Fig. 1 (A) CD and absorption spectra of poly-1 in various solvents at 25 °C. [Glucose unit] = 1.0 × 10−4 M. (B) Schematic illustration of a folded structure of poly-1 with a hydrogen-bonded network in the helical cavity.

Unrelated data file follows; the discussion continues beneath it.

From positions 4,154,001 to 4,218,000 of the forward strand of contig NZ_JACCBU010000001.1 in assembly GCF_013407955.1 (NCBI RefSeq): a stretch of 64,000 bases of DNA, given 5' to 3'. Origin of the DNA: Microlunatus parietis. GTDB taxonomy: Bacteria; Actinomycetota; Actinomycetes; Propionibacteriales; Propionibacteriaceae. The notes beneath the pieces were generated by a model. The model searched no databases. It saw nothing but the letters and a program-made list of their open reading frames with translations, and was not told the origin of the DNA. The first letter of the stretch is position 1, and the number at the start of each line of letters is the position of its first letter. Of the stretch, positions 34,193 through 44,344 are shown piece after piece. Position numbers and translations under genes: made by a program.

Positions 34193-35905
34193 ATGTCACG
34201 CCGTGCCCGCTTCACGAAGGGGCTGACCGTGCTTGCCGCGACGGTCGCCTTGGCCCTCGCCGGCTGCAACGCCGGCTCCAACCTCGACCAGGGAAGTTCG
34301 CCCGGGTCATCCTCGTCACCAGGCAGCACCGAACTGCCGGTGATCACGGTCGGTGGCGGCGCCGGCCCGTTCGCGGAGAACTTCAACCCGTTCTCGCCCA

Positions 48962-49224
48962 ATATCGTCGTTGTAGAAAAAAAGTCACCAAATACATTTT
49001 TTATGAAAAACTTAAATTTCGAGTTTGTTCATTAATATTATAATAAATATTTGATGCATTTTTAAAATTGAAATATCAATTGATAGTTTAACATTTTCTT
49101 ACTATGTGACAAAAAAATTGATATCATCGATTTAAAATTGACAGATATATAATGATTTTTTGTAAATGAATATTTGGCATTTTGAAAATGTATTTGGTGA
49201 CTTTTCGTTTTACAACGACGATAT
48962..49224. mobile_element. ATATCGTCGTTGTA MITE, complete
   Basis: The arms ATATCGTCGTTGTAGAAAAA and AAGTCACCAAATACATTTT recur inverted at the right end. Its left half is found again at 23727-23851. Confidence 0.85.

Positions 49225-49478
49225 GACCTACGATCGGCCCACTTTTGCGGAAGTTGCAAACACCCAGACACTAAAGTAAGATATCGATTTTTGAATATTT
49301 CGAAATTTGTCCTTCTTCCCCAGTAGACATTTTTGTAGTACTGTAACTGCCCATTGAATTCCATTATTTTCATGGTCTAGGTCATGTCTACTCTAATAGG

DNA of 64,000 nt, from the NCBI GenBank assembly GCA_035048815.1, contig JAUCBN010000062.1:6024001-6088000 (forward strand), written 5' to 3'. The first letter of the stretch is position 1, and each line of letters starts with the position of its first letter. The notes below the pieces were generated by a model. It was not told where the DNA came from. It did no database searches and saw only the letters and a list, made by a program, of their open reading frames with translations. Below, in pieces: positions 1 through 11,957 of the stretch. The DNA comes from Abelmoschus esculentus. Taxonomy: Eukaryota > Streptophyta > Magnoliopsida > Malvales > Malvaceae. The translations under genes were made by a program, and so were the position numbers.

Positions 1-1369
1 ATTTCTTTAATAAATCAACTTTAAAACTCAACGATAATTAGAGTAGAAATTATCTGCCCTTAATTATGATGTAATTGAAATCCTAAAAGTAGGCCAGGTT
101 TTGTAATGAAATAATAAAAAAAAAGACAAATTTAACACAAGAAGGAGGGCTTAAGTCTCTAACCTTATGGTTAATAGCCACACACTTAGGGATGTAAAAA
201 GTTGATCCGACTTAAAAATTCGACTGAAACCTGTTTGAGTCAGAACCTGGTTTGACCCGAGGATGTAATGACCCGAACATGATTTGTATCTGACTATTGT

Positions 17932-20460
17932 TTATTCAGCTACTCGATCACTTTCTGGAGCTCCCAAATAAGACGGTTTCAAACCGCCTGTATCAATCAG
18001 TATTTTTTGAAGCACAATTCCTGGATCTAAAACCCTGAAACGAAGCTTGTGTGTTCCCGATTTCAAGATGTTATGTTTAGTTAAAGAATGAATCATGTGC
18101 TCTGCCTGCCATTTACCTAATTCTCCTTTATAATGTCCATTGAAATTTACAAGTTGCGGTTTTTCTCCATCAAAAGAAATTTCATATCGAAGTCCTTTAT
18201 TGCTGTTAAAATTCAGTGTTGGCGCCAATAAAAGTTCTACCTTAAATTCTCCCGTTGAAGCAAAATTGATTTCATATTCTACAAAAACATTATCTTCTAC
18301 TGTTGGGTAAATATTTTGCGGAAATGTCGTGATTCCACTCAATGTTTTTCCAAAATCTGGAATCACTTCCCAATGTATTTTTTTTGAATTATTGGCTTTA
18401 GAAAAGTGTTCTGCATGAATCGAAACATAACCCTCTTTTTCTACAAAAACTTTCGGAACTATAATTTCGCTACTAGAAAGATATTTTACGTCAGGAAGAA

To better understand the stabilization of the helical conformation through the intramolecular hydrogen bonding, an all-atom MD simulation of poly-1 in chloroform at 298 K was conducted using a corresponding 20-mer model (Fig. 2 and ESI Movies S1 and S2). A molecular model possessing a left-handed helical backbone with the torsion angle across the ethyne axes of θ = −134° was used as the initial polymer structure based on the findings of a previous report.18 After an equilibration process, as described in the ESI, the simulation in the NVE ensemble (constant number of atoms, volume and energy) was conducted for 1000 ps as the production run. The molecular models in the final (1000 ps) state are presented in Fig. 2B–E, where the hydrogen bonds between amide pendants are indicated by blue dashed lines.23 The combinations of the NH hydrogen and the carbonyl oxygen forming a hydrogen bond are also highlighted in ESI Fig. S6. The corresponding molecular models in the initial (0 ps) and middle (500 ps) stages are also shown in ESI Fig. S7 and S8, respectively. This simulation demonstrates that appreciable numbers of amide pendants in poly-1 contribute to the formation of the hydrogen-bonded network in the helical cavity and that the multiple N–H⋯O[double bond, length as m-dash]C interactions work not only between the adjacent repeating units but also between the nth and (n + 4 or 5)th repeating units present in adjacent helical turns (ESI Fig. S6). It can also be observed that the hydrogen bonding did not always occur between the exact same pairs of amide pendants; however, some of the hydrogen-bonding pairs newly appeared or disappeared in each moment (ESI Movie S3). These hydrogen bonding dynamics were also confirmed by the time-dependent changes in the interatomic distances between the NH hydrogen and the carbonyl oxygen in the initially formed hydrogen-bonding pairs at 0 ps, as shown in ESI Fig. S9. The number of hydrogen bonds formed in the poly-1 model are plotted as a function of time in ESI Fig. S10. Although there was an increase or decrease in the number of hydrogen bonds, the polymer chain was observed to form more than eight hydrogen bonds on average at a certain moment. This cooperative intramolecular hydrogen-bonded network in the helical cavity most likely allows poly-1 to maintain the helical conformation in chloroform. To obtain further insight into the hydrogen-bonding cooperativity, the molecular-weight dependence of the helix-forming ability in chloroform was investigated using poly-1 with different molecular weights, which were prepared by SEC fractionation (Fig. 3). We observed that if the molecular weight was greater than 5.0 × 103 g mol−1, the (chir)optical properties of poly-1 were almost independent of the molecular weight. This finding means that the intramolecular interaction among approximately 6 repeating units (corresponding to less than two helical turns) is adequate to sufficiently stabilize the helically folded state.